Friday: The plane leaves half an hour late; but due to a tailwind arrives on time. Bit of a scrum at the cab rank, as the family two spots ahead of me got a cabbie unable or unwilling to take her to the Bronx, and got back in line and the cabbie wouldn't leave without a fare. They (the dispatcher and the cabbie) were still arguing when I left. Arrived without incident, wandered a bit, sat down for the Friday night puzzles. A late arrival took the seat next to me just before starting, and a glance at his packet revealed him to be Justin "justinspuzzles.com" Smith. During the panel, which was hard to hear because the hotel didn't bother to turn the speakers for the PA system on, I started working on one of his puzzles instead, which got his attention, and so we started talking about puzzles in general.
Then the puzzle contest happened; it was a two-fold Pick Your Poison competition. The first round you were stuck with KenKen (eh); either four 4x4 puzzles or 2 6x6. In the second round you could choose between a cryptic, a diagramless, and a split decision. The 6x6 KenKen I finished, but not very speedily; the cryptic was fun (by Cox and Rathvon) and apparently I was #42 to finish overall on that round. Of course since Tyler Hinman also chose 6x6 and cryptic....
Saturday: Ended up sitting next to people I had sat next to before (a father-daughter pair) and Erin McKean. Puzzle 1 went well (it was hard for a #1, I felt, but then it was Byron Walden). Puzzle 2 I liked, by BEQ of all people, and I think I would have voted it for puzzle of the tournament if we were doing it again this year (did they only have money for a constructor prize for one year?). Puzzle 3 was Merl, and it was what you would expect from that. I managed to talk myself out of a pun on this puzzle, causing my error. I don't know how you talk yourself out of a pun on a Merl puzzle, but I did.
Instead of lunch, I had a nap. (It was while I was falling asleep that I realized my error, actually.)
The afternoon found me in the same place with all the same neighbors. Puzzle four was by ACMe and Myles Callum; a straightforward puzzle with a straightforward theme. According to the results, a reasonably large number of people broke three minutes on this puzzle; I was not one of them. Puzzle 5 is what it is: the least amount of theme Will will let you get away with, non-straightforward cluing, etc. I got stung by one blind cross (I had thought I had seen the across clue and the down clue before and remembered the answers, but they were inconsistent. I went with the across, but the down was right) and the scoresheet says one other error that I will update when the scans are up because I don't know what it is. And then the palate-cleanser that is Maura. (Staying one minute off Tyler et al. on this puzzle makes me feel good.)
Instead of supper, I had a nap.
This night's entertainment was game-show themed: first there was Pliska and Chaneski's "Crossword Clue Family Feud" (they would give an answer and the teams on stage had to come up with the most popular clues in the last however many years of puzzles. Not a bad idea, the execution could have used a little work, and it ran about fifteen minutes too long. Then Stan Newman did his trivia game, which was interesting, even if, as he claimed, the point was to eliminate people as fast as possible. Last, the man himself had put together chain reaction (I was hoping for the main game, but it was the "Go" bonus round instead). After one memorable round of some hilarious, but painful, playing, Will pretty obviously stuck with choosing people he already knew and thought would do well, or at least two-out-of-three.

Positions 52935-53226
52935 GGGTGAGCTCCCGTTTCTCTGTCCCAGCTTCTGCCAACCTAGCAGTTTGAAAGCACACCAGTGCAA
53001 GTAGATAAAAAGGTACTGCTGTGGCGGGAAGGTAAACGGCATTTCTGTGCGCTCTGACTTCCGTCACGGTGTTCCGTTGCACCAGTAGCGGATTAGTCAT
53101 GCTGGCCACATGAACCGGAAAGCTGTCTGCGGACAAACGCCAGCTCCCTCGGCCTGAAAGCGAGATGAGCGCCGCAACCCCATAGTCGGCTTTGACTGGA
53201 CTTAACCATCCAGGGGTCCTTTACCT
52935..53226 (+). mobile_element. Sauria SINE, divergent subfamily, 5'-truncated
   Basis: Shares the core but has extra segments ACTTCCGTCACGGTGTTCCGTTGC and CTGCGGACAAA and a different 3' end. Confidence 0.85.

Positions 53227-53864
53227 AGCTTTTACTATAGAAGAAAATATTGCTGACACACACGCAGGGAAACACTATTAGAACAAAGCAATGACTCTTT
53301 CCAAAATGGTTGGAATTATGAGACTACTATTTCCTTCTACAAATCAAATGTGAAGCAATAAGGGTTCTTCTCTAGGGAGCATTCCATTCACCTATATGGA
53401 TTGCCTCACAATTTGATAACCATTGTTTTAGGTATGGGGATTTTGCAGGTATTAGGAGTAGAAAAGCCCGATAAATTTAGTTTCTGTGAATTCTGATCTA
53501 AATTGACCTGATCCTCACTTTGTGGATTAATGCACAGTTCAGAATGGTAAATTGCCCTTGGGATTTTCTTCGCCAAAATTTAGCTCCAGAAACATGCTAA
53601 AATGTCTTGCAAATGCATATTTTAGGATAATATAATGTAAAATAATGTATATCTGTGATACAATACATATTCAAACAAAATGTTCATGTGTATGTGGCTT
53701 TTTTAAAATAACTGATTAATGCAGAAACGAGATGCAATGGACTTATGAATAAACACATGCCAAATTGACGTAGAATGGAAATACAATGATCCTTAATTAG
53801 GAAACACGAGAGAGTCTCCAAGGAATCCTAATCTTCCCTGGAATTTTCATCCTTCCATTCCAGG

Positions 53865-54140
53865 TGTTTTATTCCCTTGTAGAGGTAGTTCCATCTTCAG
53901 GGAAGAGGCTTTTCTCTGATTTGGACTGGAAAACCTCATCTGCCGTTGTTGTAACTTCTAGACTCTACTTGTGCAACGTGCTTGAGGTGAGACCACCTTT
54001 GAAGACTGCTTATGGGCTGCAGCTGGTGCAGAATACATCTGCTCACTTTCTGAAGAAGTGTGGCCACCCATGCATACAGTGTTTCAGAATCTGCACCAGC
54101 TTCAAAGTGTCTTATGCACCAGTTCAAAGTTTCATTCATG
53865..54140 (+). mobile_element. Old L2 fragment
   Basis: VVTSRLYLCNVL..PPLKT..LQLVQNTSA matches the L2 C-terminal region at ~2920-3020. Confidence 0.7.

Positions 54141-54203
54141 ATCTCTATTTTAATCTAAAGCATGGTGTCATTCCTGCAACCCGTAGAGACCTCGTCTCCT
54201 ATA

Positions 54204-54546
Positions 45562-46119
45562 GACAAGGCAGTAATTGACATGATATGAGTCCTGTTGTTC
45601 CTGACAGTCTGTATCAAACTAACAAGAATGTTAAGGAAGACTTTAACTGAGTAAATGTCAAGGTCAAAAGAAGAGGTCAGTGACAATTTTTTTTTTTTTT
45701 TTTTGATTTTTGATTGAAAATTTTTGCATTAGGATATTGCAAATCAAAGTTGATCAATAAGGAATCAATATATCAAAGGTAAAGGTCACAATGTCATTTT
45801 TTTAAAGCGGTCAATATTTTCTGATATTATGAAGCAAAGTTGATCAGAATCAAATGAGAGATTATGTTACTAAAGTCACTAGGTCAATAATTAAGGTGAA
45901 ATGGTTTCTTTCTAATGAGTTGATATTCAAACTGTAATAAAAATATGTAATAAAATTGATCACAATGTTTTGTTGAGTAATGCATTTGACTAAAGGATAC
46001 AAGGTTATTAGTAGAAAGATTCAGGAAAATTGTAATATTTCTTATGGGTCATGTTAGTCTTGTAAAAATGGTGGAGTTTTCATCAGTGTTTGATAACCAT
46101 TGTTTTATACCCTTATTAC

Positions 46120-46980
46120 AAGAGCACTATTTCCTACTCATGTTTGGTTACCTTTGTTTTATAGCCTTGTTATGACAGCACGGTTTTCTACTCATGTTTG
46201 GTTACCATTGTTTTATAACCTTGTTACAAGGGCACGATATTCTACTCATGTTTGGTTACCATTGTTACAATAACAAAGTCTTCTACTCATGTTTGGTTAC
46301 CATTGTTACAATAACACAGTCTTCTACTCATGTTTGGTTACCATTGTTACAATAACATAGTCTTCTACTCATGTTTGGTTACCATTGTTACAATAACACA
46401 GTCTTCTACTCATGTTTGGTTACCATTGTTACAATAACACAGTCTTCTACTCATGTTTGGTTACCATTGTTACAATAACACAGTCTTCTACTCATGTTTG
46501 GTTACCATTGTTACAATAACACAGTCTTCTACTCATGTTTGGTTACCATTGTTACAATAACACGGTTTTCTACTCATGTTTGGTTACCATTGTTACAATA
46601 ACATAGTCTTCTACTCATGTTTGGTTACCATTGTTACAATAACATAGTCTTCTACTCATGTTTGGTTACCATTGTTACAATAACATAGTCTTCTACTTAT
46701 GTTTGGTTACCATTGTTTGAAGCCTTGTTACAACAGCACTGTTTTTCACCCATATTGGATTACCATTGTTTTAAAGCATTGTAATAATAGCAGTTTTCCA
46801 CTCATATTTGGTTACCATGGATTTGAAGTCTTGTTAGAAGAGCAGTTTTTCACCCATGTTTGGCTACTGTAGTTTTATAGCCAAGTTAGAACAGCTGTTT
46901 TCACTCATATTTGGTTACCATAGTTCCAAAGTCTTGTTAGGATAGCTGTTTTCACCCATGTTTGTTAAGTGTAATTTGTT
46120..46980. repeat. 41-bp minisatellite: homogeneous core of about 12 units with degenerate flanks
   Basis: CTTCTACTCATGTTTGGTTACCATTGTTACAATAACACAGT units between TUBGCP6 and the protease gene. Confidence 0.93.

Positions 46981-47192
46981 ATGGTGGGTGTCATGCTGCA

Sunday: somehow our row mostly reassembled itself, surprisingly (Lorinne who had been on the other side of Erin somewhere ended up across the aisle). In proof that flattery will get you everywhere, the father-daughter next to me actually asked me to solve a puzzle for them during the break and discuss how I tended to solve a puzzle, which I did. Nobody ever watches the C finals (we were all doing whichever version of the puzzle we wanted; I did the B version in 8:15). The B finals were pretty quick; after all, Dan F. was tied for the overall lead, had a huge head start and more-or-less demolished the puzzle. Dan Katz wasn't far behind; Len Elliott limped in for third with an error. And then the A finals. Yeah. No head start, for the first time ever. Some pretty hard clues. And the stereotypical Tyler win: you don't have to be first, if you can be right. I can kind of, but not really see, how they made the error (I've been desperate before too) but I would have thought that the right word would have been much easier to spot than the word they used. (I'm being vague just in case (a) anybody even reads this and (b) they want to do the puzzle later. This is probably very silly.)
Played some cards during the break. Then came the banquet, which was actually pretty good; it was a Food Network chef I've never heard of, but apparently has a show where he is booked to do banquets but isn't told about it. The story apparently is that he arrived at the hotel at 5am, told that he was cooking for a crossword tournament, and that each dish had to embody a cliche, which the top solvers had to guess from pictures. The food was good, ranging from pate to barbecued ribs, served buffet style. Probably the best banquet we've ever had at an ACPT.
Left and got to split a cab five ways to LGA. Sat around LGA for four hours; the AirTran board was all red delays/cancellations except for one, which conveniently was the flight to Newport News. I have no idea whether the Emory Symphony Orchestra, which somehow I got in the middle of during check-in, ever got back to Atlanta.